People-pleasing is a camouflage act where we defer to other people’s opinions and desires, trying to be liked, blend in or avoid controversy. It’s a huge pitfall, because the relationship can never reach it’s potential if there’s a people-pleaser involved.
Early in a relationship it feels easier to people-please so everything goes smoothly. But feelings and needs eventually rise to the surface. The people-pleaser feels anxious, stressed and resentful. The other person in the relationship feels blindsided, because the people-pleaser never opened up to them in the first place.
If you tend to be a people-pleaser, the first step to break the habit is becoming more aware of your feelings and needs. I have my clients keep a log every hour where they write down, “Right now I am feeling … and I need ….” It’s important to be as specific as you can, because most people-pleasers are completely out of touch with their needs and feelings. I’ve included a feelings and needs list if you’re finding that it’s hard to uncover exactly what’s happening inside your head.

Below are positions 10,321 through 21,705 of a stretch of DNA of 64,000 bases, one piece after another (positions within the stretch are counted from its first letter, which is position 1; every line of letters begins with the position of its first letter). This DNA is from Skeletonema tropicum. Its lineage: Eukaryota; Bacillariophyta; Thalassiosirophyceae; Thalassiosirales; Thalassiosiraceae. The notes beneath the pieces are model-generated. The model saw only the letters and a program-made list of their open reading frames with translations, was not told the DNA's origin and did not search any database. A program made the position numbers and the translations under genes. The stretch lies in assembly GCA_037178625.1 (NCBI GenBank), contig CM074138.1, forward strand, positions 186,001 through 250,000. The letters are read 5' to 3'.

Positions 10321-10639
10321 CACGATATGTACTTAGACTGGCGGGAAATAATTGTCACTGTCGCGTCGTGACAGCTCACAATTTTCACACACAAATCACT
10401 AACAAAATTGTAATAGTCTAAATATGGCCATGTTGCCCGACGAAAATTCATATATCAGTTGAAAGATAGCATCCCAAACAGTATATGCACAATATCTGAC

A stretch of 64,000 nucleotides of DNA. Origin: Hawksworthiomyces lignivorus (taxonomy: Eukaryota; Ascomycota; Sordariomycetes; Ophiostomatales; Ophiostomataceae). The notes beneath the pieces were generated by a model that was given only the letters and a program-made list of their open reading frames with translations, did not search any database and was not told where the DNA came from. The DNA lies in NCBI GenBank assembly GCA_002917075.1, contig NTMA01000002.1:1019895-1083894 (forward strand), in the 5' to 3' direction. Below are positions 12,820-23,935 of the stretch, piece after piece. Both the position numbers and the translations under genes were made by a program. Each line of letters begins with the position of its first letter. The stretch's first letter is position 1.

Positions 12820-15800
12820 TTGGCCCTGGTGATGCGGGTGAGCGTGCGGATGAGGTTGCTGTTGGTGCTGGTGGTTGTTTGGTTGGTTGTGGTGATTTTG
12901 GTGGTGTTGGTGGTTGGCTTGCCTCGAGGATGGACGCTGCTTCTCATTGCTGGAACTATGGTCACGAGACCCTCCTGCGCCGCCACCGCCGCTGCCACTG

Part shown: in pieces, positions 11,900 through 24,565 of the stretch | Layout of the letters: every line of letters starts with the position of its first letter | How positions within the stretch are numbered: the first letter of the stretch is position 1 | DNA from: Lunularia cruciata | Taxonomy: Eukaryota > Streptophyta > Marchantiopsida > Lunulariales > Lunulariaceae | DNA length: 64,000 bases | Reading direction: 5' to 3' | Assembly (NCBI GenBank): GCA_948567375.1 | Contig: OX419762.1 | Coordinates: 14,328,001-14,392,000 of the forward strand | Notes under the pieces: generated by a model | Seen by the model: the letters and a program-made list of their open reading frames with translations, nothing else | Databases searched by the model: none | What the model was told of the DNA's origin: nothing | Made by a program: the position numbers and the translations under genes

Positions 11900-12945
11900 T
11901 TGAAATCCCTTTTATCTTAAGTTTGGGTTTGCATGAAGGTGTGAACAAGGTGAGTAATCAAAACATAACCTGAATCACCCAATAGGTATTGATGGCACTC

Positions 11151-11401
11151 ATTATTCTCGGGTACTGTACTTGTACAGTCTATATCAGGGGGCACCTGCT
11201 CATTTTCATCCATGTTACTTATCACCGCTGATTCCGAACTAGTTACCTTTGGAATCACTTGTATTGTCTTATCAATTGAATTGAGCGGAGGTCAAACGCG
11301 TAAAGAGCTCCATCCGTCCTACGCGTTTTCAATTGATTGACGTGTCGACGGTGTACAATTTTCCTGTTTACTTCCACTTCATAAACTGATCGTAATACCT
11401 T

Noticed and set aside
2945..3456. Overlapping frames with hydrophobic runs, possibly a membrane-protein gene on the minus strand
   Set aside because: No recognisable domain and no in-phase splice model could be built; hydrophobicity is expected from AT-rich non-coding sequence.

As you start to be more honest with yourself, also look at the people around you. Notice how their moods shift, and how they have nothing to do with you. Your son might be mad at his teacher. Your friend might be worried about a job interview. Disconnect yourself from their emotions. A people-pleaser tends to take things personally and feels responsible for other people’s moods. You can show empathy, but it’s not up to you to monitor and regulate their feelings. You are only responsible for your own feelings and how you react to them.
Finally, understand that your needs are equal to other people’s needs, and your feelings are equal to other people’s feelings. There is no hierarchy here; we all have equal value. You have a right to your feelings and needs just as the other person does. In a good relationship there’s balance between both people’s feelings and needs that provides synergy and support — the sum becomes greater than the parts. And in a relationship with a people-pleaser you can never get there.